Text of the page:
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NASA confirms debris is from space shuttle Columbia

The 4-foot-wide object was found by fishermen in a lake near Nacogdoches, Texas.

August 03, 2011|By Stephen Ceasar, Los Angeles Times
  • A piece of wreckage from space shuttle Columbia was exposed as the level of Lake Nacogdoches in Texas dropped during the drought.
A piece of wreckage from space shuttle Columbia was exposed as the level… (Nacogdoches Police Department )

NASA officials confirmed Tuesday that debris revealed by the receding waters of a drought-stricken Texas lake is from the space shuttle Columbia.

The object was found by fishermen last week in Lake Nacogdoches after severe drought in the state caused water levels to drop, said Sgt. Greg Sowell of the Nacogdoches Police Department.

The space shuttle exploded upon reentering the atmosphere over Texas on Feb. 1, 2003, killing all seven crew members on board. The explosion scattered debris across the eastern portion of the state.

The object is 4 feet in diameter and is called a PRSD, which stands for power reactant storage and distribution, said Lisa Malone, a NASA spokeswoman.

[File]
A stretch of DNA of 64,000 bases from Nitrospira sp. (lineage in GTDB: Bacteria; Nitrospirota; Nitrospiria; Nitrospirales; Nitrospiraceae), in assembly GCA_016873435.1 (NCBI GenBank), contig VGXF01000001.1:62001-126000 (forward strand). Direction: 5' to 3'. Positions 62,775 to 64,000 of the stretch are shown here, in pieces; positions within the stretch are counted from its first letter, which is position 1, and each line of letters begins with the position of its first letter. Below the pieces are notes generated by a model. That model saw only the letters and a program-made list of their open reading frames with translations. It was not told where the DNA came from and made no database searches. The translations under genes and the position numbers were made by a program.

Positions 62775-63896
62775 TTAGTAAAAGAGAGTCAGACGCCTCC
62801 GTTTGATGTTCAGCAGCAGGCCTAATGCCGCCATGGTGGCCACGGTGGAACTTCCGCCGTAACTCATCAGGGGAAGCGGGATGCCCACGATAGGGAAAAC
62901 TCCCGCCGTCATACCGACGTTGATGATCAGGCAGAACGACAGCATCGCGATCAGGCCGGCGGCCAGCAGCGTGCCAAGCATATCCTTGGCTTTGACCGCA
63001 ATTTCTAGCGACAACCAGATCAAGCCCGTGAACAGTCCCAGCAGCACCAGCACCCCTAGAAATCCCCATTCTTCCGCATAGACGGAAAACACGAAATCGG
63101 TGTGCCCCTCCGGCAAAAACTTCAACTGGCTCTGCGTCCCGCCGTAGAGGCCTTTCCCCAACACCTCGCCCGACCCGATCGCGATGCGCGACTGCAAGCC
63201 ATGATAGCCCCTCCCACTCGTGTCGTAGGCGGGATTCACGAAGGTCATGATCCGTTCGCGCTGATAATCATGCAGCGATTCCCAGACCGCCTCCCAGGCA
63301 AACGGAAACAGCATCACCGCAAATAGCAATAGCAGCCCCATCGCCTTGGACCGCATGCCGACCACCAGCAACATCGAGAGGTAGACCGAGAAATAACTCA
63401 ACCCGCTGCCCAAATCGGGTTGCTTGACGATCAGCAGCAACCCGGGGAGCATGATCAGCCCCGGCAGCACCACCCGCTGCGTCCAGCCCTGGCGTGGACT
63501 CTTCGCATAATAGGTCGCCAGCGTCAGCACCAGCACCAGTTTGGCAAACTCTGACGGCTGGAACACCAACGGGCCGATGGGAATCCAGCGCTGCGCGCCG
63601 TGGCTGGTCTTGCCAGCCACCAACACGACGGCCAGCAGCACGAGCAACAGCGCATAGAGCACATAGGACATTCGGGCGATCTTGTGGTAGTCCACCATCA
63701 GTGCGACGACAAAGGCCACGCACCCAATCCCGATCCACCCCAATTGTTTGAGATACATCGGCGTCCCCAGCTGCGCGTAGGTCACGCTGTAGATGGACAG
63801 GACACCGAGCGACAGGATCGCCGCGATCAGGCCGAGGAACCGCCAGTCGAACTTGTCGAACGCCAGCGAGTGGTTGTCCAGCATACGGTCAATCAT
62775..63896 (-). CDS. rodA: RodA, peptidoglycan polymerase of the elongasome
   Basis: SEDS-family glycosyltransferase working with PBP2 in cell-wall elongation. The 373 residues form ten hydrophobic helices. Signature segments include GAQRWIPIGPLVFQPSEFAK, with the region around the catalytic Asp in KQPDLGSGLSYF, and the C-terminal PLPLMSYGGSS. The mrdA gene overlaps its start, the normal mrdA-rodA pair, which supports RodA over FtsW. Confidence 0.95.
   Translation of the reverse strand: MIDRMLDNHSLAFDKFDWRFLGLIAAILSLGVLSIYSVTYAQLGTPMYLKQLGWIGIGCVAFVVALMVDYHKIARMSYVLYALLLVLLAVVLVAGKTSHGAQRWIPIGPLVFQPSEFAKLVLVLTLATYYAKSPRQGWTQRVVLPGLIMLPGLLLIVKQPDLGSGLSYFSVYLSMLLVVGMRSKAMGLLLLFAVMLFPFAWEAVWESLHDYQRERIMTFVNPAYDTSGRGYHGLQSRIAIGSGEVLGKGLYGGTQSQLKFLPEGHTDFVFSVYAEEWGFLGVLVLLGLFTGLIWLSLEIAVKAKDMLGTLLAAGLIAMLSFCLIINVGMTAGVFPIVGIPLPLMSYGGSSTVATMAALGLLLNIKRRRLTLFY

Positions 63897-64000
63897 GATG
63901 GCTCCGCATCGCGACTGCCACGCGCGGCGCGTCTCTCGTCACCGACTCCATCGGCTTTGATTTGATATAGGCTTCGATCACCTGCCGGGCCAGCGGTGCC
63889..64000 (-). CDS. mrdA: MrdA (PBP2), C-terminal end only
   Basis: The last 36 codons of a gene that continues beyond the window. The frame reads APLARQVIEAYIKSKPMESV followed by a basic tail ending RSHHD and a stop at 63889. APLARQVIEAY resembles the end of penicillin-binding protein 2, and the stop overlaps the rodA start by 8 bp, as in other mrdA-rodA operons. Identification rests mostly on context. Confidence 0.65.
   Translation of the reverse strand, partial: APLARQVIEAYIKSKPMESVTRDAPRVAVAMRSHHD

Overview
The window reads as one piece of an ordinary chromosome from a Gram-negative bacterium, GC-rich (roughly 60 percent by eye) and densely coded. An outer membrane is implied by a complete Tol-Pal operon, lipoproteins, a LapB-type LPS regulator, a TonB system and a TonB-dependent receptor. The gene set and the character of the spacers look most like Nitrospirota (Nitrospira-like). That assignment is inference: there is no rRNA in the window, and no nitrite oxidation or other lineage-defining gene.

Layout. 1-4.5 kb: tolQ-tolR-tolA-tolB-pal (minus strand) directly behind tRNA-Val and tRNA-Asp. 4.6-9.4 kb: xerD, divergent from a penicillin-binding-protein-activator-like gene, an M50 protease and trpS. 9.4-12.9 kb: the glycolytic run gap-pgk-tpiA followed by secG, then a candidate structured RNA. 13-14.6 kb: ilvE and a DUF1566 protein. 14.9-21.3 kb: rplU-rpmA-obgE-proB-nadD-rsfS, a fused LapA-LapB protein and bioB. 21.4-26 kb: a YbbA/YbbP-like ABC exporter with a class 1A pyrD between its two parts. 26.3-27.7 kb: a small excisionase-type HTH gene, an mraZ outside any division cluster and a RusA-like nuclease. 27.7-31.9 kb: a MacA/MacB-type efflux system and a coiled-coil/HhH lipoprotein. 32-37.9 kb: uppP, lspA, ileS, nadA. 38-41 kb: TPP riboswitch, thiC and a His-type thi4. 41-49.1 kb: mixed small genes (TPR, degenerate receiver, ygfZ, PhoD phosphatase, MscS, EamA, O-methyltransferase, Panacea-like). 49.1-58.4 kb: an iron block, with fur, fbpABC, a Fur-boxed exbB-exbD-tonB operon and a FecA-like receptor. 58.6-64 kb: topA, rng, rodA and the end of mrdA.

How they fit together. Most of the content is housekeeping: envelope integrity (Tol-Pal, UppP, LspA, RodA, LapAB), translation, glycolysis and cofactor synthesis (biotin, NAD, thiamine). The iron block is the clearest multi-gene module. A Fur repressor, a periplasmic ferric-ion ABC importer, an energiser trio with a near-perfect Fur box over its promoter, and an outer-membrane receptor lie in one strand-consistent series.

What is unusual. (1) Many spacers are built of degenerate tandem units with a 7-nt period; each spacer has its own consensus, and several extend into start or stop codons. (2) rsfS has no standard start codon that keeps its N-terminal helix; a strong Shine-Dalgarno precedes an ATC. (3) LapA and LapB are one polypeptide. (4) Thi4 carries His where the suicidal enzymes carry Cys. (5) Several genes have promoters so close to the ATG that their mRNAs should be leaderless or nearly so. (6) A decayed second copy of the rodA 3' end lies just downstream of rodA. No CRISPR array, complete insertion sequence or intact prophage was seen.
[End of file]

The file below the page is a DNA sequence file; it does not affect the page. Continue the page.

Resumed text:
It is one of 18 tanks that provided electricity and water for the shuttle, she said.

NASA has recovered about 40% of the shuttle and receives several tips a year from Texans who stumble upon debris. The agency stores recovered pieces at the Kennedy Space Center in Florida, Malone said.

Authorities in Nacogdoches have left the object in the lake bed west of town and are awaiting instructions from NASA on how to proceed, Sowell said. NASA is working on a plan to retrieve the object and transport it to Florida.

Access to the area has been restricted, Sowell said.

"It is government property and it is a federal offense to tamper with it," he said. "So just leave it alone."

stephen.ceasar@latimes.com

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